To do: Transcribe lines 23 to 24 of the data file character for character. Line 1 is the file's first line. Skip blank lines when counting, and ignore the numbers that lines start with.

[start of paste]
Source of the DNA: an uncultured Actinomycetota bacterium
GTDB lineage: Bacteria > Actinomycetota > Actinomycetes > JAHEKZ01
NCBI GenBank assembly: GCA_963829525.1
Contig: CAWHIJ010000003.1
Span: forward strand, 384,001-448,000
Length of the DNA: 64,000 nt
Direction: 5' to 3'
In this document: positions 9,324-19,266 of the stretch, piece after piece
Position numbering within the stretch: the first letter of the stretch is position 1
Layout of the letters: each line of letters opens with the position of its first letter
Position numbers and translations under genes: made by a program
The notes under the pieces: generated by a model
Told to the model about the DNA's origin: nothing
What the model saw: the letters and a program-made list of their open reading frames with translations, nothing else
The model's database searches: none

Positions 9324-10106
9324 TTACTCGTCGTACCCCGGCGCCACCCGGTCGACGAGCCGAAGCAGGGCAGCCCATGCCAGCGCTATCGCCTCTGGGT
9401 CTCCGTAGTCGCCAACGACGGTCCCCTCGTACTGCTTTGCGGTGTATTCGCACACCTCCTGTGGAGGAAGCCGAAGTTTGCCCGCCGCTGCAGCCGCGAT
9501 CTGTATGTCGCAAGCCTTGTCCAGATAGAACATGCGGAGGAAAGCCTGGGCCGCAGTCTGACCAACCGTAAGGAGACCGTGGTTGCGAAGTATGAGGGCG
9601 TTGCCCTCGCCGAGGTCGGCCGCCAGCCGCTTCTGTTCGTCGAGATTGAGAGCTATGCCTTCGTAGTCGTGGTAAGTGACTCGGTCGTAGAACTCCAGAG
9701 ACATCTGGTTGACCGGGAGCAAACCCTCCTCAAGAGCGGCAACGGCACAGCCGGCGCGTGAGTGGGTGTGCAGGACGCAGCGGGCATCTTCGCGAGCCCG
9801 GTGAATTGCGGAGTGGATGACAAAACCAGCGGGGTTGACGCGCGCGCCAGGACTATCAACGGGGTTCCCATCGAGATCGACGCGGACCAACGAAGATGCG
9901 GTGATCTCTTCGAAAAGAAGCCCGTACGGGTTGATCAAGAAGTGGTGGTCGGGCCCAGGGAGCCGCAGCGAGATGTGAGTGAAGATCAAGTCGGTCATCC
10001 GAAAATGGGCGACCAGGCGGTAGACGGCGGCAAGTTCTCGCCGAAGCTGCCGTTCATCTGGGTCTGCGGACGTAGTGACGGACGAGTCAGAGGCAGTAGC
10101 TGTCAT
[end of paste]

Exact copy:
9901 GTGATCTCTTCGAAAAGAAGCCCGTACGGGTTGATCAAGAAGTGGTGGTCGGGCCCAGGGAGCCGCAGCGAGATGTGAGTGAAGATCAAGTCGGTCATCC
10001 GAAAATGGGCGACCAGGCGGTAGACGGCGGCAAGTTCTCGCCGAAGCTGCCGTTCATCTGGGTCTGCGGACGTAGTGACGGACGAGTCAGAGGCAGTAGC